Same scene in Berlin U-Bahn (metro) this morning.
Train was late and all the people that came to the station in the meantime were trying to get in. Cramming in leads to longer delays. Once the train is delayed, it’s delayed for every station downstream. Thus, sadly, the same behavior accelerates and it gets even worse.
Same thing happens in product development when you start with a big batch and that’s almost always the case. The bigger the batch, the more likely it’s going to be late, which in turn hurts predictability. Once it’s late, cramming in and pressure starts piling up.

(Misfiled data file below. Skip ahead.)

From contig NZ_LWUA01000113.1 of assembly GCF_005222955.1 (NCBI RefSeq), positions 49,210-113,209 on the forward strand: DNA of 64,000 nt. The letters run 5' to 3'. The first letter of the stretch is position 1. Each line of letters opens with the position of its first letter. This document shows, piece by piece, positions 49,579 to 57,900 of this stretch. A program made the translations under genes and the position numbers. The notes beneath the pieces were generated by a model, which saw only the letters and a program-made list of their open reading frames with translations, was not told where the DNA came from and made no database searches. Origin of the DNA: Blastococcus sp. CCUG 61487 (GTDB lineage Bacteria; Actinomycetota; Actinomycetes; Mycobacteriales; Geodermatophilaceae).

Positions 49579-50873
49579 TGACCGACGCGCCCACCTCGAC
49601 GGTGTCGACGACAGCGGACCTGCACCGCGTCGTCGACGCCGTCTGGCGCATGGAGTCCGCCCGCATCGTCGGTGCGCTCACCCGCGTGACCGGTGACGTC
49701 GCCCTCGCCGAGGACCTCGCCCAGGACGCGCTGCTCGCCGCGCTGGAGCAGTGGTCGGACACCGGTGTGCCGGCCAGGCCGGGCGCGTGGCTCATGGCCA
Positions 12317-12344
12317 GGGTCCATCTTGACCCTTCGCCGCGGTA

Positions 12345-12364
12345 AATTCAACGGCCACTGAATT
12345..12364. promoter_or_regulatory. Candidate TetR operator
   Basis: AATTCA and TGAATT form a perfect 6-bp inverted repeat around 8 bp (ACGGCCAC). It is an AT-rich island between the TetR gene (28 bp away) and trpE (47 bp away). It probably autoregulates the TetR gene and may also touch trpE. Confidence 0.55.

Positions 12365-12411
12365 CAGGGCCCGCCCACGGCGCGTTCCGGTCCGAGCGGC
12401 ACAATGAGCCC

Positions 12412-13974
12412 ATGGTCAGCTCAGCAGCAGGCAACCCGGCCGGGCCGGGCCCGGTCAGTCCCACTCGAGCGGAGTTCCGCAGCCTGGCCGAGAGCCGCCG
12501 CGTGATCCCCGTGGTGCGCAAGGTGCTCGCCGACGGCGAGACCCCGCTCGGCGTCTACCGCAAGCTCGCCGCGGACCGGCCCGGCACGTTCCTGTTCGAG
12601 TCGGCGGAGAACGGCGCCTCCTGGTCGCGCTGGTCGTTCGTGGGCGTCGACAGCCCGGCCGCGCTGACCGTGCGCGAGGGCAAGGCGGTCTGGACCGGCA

If you knew the next train will be coming in two minutes, how likely would you not do this and wait for it? I’d say very likely.
In complex systems you cannot assure predictability by planning and estimates. You can assure predictability by reducing the batch size. This also leads to extracting value sooner and accelerating feedback. When you think the batch size is small enough, halve it, then halve it again.
High demand and low predictability incentivizes the system for cramming in more work.
Original LinkedIn post